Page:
Generally, the Marine Corps is not a family business.
If the Corps meant for you to have a family, the adage goes, it would have issued you one. Well, sometimes even adages fade away, like Monday on the Camp Margarita parade ground at Camp Pendleton.
For the first time in Marine history, a son will have the same command his father once held. Col. Richard B. Rothwell assumed command of the 5th Marine Regiment, the most-decorated regiment in Marine history.
"You can't believe how happy I am to be here," said Rothwell, 47, a Naval Academy graduate. "Every Marine hopes for a command, and any command would have been thrilling to have, but this just adds a great deal more to the occasion."
Rothwell's father, Richard Rothwell, was commanding officer of the "Fighting 5th" from September, 1956, to June, 1957. He was also a battalion commander during the World War II battles at Saipan, Tinian and Iwo Jima.
"I think the commanding officers today have to deal with many more problems than we ever did," said the elder Rothwell, 75, who retired as a colonel in 1961 and lives in San Diego. "You just have to be smarter to survive. I marvel at these young commanders and how well they handle themselves."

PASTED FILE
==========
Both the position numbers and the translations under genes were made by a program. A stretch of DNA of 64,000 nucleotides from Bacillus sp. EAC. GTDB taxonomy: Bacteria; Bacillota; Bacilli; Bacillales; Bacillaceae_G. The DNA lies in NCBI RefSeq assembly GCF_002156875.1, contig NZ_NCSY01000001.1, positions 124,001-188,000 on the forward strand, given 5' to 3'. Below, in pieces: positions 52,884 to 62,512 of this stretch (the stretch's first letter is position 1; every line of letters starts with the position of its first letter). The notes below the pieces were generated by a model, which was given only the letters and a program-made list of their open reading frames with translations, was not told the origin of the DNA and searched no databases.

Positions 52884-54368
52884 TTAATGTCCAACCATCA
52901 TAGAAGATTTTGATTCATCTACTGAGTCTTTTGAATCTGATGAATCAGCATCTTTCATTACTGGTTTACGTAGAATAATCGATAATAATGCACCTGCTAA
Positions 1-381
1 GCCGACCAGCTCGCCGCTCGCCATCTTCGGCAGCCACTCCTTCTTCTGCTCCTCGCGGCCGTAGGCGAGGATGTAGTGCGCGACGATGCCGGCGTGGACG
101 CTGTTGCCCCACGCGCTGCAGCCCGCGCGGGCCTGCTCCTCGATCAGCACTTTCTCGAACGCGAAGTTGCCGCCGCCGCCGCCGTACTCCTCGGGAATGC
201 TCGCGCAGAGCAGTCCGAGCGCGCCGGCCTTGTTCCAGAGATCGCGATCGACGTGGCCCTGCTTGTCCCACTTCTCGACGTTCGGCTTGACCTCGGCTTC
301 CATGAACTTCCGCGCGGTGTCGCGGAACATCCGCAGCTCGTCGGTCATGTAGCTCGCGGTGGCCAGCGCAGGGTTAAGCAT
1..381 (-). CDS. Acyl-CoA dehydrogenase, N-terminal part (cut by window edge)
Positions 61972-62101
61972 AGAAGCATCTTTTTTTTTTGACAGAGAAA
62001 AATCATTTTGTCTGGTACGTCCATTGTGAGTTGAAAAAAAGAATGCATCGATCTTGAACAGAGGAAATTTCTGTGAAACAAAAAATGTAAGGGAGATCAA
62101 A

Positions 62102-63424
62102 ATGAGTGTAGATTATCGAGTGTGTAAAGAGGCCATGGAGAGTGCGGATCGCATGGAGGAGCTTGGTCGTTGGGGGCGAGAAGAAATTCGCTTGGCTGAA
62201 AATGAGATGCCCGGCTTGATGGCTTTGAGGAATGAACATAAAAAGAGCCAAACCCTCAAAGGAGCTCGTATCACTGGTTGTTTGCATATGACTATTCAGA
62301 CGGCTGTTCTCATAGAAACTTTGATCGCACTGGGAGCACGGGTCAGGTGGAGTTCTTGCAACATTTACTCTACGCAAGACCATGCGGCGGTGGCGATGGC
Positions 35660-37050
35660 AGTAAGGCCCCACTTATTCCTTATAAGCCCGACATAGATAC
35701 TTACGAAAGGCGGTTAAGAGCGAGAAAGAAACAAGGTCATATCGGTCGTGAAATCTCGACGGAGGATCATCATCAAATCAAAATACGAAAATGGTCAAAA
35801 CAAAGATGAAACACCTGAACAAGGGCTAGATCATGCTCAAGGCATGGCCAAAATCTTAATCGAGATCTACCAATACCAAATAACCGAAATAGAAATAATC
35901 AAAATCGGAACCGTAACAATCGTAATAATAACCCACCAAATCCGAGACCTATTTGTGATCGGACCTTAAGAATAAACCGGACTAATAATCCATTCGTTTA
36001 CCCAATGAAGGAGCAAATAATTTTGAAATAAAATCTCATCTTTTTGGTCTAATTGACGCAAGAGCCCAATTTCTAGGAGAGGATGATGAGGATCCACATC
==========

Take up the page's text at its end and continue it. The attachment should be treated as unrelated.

Will the father be giving advice to the son? It depends on who you ask.
"I'm always asking him for advice," the younger Rothwell said. "He's a very wise man, and a large reason why I'm here today is the advice I've had from him over the years."
'Going to Be a Good C.O.'
"I don't need to give him any advice," his father said. "He knows a great deal more than I ever knew, and he's going to be a good C.O."
Rothwell took over command of the 4,000-man regiment from Col. Thomas V. Draude, who has been reassigned to Marine Corps headquarters.
"The term Fighting 5th Marines is redundant," Draude said in his farewell to the troops. "If you're in the 5th Marines, you're either fighting or preparing to fight all the time."
Also attending the change of command ceremony was the new commander's son, William "Bo" Rothwell, 19, a Naval ROTC student at the University of San Diego, headed for a career in the Marines.
"I'm prepared for it," he said. "I grew up in the Marine Corps so I know how to handle myself."